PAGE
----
Feeling the Pain

The question almost every writer is asked at one time or another: where do you get your ideas? I listen to a lot of music, so quite often a phrase from a song will really resonate with me and set my creative mind whirling. That’s how I got the title for my novel, from the Jann Arden song “Will You Remember Me?”

In it she sings, “I’ve got a junkie heart in a cage of bone”. I came up with the title CAGE OF BONE before I even had a character in mind. At first, I thought I’d write about someone with anorexia, an obvious connection to a cage of bone being an emaciated body. Instead, I ended up writing about anger and grief and suicide. My book was turned out very autobiographical (shhhh…I know everybody’s first novel is autobiographical).

My father died when I was 18 from alcoholism, a slow form of suicide, I suppose. I thought I had gotten over his death but I found myself stalling over and over again while writing and I couldn’t figure out why. It wasn’t until I worked with a creativity coach and followed her suggestion to write about my father’s death and drudge up all that grief that I could get back to my novel. I needed to feel all those negative emotions again in order to write my character’s story but I didn’t want to–I resisted my work for so long because I didn’t want to hurt again.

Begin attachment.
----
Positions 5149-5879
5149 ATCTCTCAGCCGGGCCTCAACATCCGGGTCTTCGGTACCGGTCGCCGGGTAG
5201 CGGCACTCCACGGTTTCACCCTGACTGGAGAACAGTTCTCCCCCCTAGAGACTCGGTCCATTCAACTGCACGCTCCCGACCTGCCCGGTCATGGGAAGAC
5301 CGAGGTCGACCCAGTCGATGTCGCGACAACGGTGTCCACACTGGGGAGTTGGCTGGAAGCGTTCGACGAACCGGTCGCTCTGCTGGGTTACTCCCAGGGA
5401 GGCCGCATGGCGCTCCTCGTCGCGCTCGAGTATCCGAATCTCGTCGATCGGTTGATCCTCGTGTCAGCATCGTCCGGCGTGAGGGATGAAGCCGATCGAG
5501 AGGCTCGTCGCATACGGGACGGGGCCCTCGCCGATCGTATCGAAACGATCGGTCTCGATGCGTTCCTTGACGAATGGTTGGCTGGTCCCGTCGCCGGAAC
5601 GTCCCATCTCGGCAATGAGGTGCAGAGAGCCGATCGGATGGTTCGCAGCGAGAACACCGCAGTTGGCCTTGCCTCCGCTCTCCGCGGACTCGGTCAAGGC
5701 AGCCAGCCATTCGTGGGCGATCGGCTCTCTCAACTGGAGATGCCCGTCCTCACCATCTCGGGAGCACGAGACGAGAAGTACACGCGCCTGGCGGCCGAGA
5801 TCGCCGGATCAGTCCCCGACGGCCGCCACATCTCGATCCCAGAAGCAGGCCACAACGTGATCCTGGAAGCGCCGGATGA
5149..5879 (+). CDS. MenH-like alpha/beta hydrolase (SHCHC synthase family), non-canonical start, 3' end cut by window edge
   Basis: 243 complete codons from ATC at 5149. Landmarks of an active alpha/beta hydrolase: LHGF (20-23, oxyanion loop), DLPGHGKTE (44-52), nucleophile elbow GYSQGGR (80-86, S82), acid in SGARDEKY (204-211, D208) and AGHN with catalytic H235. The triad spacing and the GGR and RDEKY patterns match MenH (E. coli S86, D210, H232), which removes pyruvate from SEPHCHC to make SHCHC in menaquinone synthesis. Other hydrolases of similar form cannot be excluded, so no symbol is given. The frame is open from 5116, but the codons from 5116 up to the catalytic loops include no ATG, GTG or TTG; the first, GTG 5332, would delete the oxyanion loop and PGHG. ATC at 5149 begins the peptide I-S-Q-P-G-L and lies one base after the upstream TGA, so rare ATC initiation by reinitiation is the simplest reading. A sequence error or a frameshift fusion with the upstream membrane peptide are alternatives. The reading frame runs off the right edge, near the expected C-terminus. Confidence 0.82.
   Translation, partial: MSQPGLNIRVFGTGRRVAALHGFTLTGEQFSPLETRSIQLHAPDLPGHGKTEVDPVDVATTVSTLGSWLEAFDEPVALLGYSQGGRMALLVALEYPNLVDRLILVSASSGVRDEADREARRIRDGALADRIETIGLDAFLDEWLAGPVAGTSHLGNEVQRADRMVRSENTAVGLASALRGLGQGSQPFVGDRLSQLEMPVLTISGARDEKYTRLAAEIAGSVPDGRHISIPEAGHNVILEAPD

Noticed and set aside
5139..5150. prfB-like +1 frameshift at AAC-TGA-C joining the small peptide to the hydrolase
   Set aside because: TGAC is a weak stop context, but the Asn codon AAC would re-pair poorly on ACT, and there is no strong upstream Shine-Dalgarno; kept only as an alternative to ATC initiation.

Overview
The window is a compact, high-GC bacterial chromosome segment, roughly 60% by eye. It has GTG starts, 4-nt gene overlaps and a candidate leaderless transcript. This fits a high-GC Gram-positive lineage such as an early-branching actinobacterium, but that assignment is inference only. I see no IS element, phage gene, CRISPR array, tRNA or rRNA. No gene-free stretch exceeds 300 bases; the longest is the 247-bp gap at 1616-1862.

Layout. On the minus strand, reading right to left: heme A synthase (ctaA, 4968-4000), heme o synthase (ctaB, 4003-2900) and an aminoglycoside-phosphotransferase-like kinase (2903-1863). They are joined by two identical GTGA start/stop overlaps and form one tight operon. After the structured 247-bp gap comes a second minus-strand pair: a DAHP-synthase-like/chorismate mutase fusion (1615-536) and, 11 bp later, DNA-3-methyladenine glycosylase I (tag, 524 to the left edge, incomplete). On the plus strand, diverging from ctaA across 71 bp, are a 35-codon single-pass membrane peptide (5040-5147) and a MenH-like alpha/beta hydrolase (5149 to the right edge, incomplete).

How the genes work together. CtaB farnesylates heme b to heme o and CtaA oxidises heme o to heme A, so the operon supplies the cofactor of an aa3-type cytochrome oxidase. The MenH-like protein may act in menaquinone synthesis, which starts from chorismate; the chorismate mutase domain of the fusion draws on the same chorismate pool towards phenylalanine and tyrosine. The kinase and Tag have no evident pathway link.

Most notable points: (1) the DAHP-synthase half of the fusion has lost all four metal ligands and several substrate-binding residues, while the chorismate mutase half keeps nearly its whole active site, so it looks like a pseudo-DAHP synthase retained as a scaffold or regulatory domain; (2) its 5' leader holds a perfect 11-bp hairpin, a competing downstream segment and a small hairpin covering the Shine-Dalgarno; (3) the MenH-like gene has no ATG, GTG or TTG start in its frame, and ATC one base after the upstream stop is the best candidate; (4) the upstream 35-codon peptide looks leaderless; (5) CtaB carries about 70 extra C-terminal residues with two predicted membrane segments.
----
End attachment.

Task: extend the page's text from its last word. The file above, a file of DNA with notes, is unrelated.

It did hurt though and I cried while writing the ending of my book because I knew exactly how my character was feeling. Her pain was my pain too. While some people might say autobiographical novels are tired, I needed to write this book to close the door on a sad part of my life. And I expect I’m not the only writer to have done this.

The happy part of writing this book is that I show teens that grieving is healthy and any emotions you feel while going through the process are normal. Best of all, you can move on and it doesn’t mean you’ve forgotten the one who has died. They always live on in your memories.

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2 Responses to Feeling the Pain

  1. Shellie Sakai says:

    I want to give you a hug. ~~Hug~~

    I lost a son. Not to suicide, it was murder. I spent 18 years avoiding the grief that I had inside me. I finally had to go to counseling to work through it. In one of the classes, I had to write a letter to my son and then read it out loud. I have never forgotten my son but the grief no longer weighs me down.


  2. Oh Shellie, my heart breaks for you. So sad. Thank you for sharing that with me. You must be an incredibly strong person to have carried on after that. Hugs to you.

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